Culottes began their fashion journey as a men’s pant—in the Renaissance era, upper class men wore breeches (or culottes in French). Often made out of silk, they were fitted trousers that were fastened just below the knee. They became so synonymous with the upper class that when the French Revolution came around in the late–1700s, the revolutionaries were called sans culottes, or “without culottes” as they fought upper class ideals.
In the Victorian Era, they suddenly returned as a feminist garment. In a time that emphasized restriction with long skirts and crinolines, culottes stood for women’s freedom. They described a “split skirt” used for such activities as horseback riding and bicycling. Culottes would eventually prove a turning point for women’s fashion, in the direction of pants as a mainstay. Elsa Schiaparalli also featured culottes in a 1931 collection, much to critics’ dismay: they were heralded as too masculine. Now, it appears they are here to stay.
Given fashion’s recent obsession with longer skirt lengths and loosely-fitted trousers, the culotte’s comeback isn’t a big surprise. They were featured on Fall 2014 runways like Valentino, Sonia Rykiel, Tibi and more, and they are making a splash on Spring 2015 runways in shows like See by Chloe and Temperley London. Not quite a full pant nor a short, they are the perfect garment to transition into fall and throughout spring.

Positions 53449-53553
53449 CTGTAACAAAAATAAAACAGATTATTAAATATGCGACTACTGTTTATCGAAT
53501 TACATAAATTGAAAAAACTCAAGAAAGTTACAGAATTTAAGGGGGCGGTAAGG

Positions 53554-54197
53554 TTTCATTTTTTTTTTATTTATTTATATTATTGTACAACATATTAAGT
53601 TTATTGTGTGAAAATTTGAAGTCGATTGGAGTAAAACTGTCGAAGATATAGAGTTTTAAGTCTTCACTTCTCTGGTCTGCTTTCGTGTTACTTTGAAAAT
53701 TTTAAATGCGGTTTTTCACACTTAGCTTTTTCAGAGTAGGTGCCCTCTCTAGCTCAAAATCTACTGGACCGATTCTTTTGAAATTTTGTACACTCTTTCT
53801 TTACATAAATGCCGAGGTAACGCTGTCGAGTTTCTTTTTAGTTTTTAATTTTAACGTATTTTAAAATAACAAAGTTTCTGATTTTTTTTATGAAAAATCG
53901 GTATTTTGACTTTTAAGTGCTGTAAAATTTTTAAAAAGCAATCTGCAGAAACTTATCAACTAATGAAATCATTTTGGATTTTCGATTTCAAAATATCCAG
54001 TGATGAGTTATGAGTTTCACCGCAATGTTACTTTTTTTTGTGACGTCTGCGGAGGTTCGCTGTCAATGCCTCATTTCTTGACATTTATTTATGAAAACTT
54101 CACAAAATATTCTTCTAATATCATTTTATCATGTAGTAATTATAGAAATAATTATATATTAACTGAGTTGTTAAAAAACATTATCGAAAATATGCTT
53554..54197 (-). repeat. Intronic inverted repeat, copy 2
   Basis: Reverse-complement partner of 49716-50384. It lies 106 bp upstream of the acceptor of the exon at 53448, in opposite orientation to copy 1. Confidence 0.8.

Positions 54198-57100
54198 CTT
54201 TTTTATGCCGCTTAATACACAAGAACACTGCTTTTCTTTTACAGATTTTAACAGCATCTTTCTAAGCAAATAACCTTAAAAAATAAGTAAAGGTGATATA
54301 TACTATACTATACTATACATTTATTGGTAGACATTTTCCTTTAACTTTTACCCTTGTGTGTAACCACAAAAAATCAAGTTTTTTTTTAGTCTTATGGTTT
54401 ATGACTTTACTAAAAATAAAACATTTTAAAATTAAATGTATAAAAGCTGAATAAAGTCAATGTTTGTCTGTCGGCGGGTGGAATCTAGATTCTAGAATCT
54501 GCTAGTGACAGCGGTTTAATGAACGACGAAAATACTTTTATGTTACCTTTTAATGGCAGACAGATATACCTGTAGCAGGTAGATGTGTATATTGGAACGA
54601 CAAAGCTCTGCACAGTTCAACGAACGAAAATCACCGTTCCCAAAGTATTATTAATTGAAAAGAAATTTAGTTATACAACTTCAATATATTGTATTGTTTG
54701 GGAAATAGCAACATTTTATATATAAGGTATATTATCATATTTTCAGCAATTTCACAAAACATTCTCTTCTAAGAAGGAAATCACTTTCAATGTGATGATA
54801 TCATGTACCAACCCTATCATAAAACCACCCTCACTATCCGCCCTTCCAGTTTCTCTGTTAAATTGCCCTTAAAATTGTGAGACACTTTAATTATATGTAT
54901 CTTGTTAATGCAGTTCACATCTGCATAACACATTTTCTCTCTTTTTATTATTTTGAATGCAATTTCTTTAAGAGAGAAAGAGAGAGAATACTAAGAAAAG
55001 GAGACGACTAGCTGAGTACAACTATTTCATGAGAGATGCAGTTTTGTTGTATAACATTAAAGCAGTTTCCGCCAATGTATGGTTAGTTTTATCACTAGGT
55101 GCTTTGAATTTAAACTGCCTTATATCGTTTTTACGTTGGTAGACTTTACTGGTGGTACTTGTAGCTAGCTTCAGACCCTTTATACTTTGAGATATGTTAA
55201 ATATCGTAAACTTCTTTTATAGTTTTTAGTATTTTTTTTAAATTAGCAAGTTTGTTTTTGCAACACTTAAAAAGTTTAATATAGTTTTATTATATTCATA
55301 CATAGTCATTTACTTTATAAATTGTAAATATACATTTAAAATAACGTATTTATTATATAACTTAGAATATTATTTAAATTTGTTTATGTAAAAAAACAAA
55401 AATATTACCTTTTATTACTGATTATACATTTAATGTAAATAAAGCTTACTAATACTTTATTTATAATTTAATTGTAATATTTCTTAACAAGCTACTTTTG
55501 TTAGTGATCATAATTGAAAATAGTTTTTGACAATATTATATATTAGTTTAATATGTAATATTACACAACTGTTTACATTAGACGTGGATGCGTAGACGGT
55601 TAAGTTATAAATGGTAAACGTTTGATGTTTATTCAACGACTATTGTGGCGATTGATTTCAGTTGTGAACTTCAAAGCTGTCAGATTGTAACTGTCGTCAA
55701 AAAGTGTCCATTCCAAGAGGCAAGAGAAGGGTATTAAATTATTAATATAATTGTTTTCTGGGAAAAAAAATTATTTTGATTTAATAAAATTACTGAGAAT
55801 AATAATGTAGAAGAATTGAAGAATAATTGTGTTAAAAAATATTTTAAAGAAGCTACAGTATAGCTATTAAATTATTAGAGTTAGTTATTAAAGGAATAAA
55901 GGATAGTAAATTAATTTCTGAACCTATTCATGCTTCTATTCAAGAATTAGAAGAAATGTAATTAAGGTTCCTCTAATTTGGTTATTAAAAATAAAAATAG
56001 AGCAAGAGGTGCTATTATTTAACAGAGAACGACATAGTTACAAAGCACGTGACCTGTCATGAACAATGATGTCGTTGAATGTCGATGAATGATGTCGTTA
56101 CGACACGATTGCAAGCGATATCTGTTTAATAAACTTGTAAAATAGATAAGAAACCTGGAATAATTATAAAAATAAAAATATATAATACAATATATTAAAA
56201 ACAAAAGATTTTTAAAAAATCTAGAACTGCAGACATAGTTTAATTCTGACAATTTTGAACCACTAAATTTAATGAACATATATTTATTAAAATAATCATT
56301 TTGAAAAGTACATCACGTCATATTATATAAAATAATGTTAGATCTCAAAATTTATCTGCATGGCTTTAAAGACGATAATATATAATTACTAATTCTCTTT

1. Portrait of Sir Walter Raleigh and his Son, 1590
2. Elsa Schiaparelli in Culottes of her own design, 1935
3. Culottes Simplicity Pattern, 1940s
4. Model Brigit Larsen wearing culottes on the banks of Ile 1967, Pierre Boulat for Life Magazine
5. 1976 Culottes
6. Valentino 2014 Fall RTW, NYMag
7. Temperley London Spring 2015 RTW, NYMag
– Tanisha Wallis
Image Layout: Second City Style